You see—here’s the whole question about Jonathan Pryde. How can the very best and very worst of humanity lie side by side in one human breast? Is my antagonist a Jekyll and Hyde?

All of which is to say— it all comes down to storytelling. After all, that’s really why we read fiction. We want a good yarn which builds and then satisfies our curiosity right to the very last page.

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Literary Agents?

Surprise from the Indie Author.

I’ve writing about indie publishing for quite awhile now and have been exploring social media and promotion of various kinds. But for me, it’s a bit of a problem. I know that a lot of promotion and sales take place on the web and that, with ebooks, we may not really need publishers and literary agents. But is that true right now? Or is it getting that way/ For some people, indie publishing works but for others it can be a really slow slog.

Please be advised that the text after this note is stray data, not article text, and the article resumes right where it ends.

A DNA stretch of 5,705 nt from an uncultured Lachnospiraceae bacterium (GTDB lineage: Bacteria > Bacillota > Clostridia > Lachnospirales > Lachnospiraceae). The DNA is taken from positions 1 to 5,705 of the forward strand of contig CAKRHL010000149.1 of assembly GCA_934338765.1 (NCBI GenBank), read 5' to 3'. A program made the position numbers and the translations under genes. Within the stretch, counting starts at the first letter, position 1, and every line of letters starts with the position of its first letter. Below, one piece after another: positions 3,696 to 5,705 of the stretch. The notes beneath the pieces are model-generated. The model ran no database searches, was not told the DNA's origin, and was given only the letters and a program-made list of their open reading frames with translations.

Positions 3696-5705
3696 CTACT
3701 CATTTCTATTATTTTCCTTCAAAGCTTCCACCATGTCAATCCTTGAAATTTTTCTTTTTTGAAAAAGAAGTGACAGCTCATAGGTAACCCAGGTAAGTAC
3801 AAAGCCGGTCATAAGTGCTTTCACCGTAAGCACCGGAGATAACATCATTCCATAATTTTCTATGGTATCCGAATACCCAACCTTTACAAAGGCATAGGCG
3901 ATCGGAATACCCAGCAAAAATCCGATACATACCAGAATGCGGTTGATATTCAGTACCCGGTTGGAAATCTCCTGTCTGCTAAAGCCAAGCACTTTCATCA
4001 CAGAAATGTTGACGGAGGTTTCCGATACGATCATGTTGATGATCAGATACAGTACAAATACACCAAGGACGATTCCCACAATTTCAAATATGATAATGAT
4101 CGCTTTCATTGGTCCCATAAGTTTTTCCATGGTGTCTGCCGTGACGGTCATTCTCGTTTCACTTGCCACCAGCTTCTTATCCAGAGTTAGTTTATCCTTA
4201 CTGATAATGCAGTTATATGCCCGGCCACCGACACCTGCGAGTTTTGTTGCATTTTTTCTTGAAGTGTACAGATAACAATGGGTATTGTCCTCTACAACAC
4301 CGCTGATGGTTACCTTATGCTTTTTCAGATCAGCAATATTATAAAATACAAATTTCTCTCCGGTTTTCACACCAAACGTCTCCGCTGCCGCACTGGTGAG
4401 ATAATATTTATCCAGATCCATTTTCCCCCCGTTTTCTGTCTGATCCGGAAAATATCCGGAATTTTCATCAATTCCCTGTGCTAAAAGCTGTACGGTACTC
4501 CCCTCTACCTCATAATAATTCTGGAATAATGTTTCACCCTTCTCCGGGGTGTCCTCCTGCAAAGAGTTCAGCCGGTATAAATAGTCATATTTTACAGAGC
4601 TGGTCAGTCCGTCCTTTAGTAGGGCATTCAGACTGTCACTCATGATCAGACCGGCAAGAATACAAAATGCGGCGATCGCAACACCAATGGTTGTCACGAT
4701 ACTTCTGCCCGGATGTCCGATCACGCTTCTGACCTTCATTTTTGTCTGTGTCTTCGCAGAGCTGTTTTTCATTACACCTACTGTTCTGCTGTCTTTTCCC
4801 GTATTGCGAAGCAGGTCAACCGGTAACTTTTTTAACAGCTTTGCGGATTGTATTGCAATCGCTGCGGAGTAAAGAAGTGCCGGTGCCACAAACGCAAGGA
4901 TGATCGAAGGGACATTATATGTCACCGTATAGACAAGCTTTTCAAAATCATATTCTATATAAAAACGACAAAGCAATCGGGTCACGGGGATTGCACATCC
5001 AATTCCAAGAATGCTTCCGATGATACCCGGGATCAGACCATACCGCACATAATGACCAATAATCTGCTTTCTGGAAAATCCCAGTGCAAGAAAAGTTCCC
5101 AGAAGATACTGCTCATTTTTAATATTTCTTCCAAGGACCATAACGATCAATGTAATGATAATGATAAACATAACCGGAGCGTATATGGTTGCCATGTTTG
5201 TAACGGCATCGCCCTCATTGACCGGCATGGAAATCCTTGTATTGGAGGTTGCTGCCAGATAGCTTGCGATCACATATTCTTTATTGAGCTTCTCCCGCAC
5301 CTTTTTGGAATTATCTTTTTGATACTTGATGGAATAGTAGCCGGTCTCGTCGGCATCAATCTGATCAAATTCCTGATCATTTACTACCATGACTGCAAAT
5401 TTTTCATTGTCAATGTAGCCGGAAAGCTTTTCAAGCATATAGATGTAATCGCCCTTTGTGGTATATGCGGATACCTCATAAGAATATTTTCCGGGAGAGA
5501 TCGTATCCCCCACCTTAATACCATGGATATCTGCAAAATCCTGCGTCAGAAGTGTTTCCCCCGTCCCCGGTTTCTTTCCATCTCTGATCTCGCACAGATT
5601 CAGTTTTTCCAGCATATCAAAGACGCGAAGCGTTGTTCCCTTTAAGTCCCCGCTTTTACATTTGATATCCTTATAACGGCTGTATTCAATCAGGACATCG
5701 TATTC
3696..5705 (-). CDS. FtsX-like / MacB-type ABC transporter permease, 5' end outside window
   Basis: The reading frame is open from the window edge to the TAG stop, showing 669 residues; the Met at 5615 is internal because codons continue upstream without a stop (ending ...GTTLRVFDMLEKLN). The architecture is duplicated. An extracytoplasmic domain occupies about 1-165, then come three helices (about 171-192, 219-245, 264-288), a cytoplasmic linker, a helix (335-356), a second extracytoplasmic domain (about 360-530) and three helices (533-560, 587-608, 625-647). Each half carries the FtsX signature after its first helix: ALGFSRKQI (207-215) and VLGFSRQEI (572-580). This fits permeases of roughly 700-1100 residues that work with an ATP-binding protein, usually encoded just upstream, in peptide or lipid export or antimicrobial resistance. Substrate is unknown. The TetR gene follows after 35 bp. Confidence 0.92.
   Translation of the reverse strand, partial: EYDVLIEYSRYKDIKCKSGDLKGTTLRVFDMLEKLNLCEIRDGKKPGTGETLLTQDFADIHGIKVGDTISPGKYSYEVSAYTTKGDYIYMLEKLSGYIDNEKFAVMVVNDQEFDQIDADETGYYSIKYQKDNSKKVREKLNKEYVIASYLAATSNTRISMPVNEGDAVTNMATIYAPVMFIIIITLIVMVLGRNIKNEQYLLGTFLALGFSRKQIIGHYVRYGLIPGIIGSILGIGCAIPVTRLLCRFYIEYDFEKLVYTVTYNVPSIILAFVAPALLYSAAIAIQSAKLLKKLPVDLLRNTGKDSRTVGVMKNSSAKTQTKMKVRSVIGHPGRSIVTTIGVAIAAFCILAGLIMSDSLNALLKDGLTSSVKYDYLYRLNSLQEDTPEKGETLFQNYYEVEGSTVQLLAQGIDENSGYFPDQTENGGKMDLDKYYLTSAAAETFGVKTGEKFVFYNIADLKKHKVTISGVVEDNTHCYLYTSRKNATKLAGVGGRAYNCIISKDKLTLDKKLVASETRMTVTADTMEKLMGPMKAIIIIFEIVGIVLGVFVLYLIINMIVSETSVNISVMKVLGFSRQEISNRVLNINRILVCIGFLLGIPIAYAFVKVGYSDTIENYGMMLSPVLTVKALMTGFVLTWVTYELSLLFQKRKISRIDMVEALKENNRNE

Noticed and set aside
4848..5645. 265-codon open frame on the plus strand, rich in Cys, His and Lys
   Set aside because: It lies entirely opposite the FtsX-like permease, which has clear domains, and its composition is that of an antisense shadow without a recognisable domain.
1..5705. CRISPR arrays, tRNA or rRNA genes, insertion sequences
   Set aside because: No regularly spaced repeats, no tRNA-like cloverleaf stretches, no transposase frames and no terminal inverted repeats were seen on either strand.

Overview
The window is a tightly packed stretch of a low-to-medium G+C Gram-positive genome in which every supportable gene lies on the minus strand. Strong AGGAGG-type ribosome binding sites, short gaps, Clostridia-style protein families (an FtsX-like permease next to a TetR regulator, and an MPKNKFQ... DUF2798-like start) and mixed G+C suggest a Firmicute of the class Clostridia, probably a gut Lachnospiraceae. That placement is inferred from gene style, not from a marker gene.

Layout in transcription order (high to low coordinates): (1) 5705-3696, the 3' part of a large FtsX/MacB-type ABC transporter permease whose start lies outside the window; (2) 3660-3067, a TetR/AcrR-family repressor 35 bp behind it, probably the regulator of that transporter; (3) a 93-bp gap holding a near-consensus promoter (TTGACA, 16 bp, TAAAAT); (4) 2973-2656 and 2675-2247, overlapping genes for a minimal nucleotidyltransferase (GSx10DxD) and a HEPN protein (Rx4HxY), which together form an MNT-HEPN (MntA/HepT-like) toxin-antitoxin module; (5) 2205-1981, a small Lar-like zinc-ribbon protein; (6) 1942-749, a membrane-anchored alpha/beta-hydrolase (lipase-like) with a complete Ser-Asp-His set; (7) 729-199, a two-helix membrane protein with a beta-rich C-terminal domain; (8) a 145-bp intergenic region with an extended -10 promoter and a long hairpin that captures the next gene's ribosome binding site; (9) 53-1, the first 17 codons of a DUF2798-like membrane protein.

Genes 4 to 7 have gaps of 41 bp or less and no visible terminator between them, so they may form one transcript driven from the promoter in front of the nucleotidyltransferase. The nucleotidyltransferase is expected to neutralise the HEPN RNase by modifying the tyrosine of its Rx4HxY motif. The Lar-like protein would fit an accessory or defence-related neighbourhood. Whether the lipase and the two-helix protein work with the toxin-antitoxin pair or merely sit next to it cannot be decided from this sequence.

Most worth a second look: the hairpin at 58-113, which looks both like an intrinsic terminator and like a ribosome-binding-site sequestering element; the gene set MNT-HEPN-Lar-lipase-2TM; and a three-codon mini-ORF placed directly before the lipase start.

So, I’ve come to some conclusions in this new year and I’d be interested in finding out what other writers think. For indie writers, we are still missing something really important. That is—we cannot get distribution except on the web. Also, we cannot have access to the world of the traditional media. Of course, we can podcast on the web and get reviews and interact with social networks [and that is all great] but somehow, I think we need both lots and lots of web activity, our books into bricks and mortar bookstores[even if those stores are threatened] and on radio and television.

I know the picture is changing and that so much activity has moved onto the web, but somehow, it doesn’t seem to be enough. Even those authors who have become successful on the web and have built a base with sales are often delighted when a traditional publishing house wants to re-issue the novel and really get behind its promotion. Otherwise, it seems as if many indie authors just don’t have the time and money to promote to the degree necessary to really get significant sales.